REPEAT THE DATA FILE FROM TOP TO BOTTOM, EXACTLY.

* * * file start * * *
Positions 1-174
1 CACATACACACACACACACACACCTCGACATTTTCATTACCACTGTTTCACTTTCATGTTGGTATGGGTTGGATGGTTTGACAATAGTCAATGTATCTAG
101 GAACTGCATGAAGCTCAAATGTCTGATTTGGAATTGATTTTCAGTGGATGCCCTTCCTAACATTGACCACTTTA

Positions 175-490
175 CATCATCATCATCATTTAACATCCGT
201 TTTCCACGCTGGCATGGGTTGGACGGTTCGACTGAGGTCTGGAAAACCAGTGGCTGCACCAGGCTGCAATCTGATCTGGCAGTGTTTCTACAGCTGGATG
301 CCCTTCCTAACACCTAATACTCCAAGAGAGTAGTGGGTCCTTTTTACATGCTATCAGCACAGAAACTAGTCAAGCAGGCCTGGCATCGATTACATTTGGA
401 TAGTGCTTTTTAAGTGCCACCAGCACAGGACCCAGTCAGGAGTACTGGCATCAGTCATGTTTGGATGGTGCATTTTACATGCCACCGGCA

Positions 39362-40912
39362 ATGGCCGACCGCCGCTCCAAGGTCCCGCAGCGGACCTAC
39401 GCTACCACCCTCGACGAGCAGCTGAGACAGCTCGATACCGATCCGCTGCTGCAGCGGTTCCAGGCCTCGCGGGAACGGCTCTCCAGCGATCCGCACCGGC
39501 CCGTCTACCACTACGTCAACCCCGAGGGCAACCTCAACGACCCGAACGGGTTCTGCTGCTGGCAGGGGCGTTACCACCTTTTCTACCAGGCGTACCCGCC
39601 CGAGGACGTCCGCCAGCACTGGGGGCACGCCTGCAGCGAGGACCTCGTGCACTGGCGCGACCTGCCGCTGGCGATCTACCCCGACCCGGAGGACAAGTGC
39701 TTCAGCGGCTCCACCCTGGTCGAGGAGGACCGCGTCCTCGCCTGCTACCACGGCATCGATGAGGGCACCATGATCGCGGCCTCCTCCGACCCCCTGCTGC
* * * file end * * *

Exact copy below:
Positions 1-174
1 CACATACACACACACACACACACCTCGACATTTTCATTACCACTGTTTCACTTTCATGTTGGTATGGGTTGGATGGTTTGACAATAGTCAATGTATCTAG
101 GAACTGCATGAAGCTCAAATGTCTGATTTGGAATTGATTTTCAGTGGATGCCCTTCCTAACATTGACCACTTTA

Positions 175-490
175 CATCATCATCATCATTTAACATCCGT
201 TTTCCACGCTGGCATGGGTTGGACGGTTCGACTGAGGTCTGGAAAACCAGTGGCTGCACCAGGCTGCAATCTGATCTGGCAGTGTTTCTACAGCTGGATG
301 CCCTTCCTAACACCTAATACTCCAAGAGAGTAGTGGGTCCTTTTTACATGCTATCAGCACAGAAACTAGTCAAGCAGGCCTGGCATCGATTACATTTGGA
401 TAGTGCTTTTTAAGTGCCACCAGCACAGGACCCAGTCAGGAGTACTGGCATCAGTCATGTTTGGATGGTGCATTTTACATGCCACCGGCA

Positions 39362-40912
39362 ATGGCCGACCGCCGCTCCAAGGTCCCGCAGCGGACCTAC
39401 GCTACCACCCTCGACGAGCAGCTGAGACAGCTCGATACCGATCCGCTGCTGCAGCGGTTCCAGGCCTCGCGGGAACGGCTCTCCAGCGATCCGCACCGGC
39501 CCGTCTACCACTACGTCAACCCCGAGGGCAACCTCAACGACCCGAACGGGTTCTGCTGCTGGCAGGGGCGTTACCACCTTTTCTACCAGGCGTACCCGCC
39601 CGAGGACGTCCGCCAGCACTGGGGGCACGCCTGCAGCGAGGACCTCGTGCACTGGCGCGACCTGCCGCTGGCGATCTACCCCGACCCGGAGGACAAGTGC
39701 TTCAGCGGCTCCACCCTGGTCGAGGAGGACCGCGTCCTCGCCTGCTACCACGGCATCGATGAGGGCACCATGATCGCGGCCTCCTCCGACCCCCTGCTGC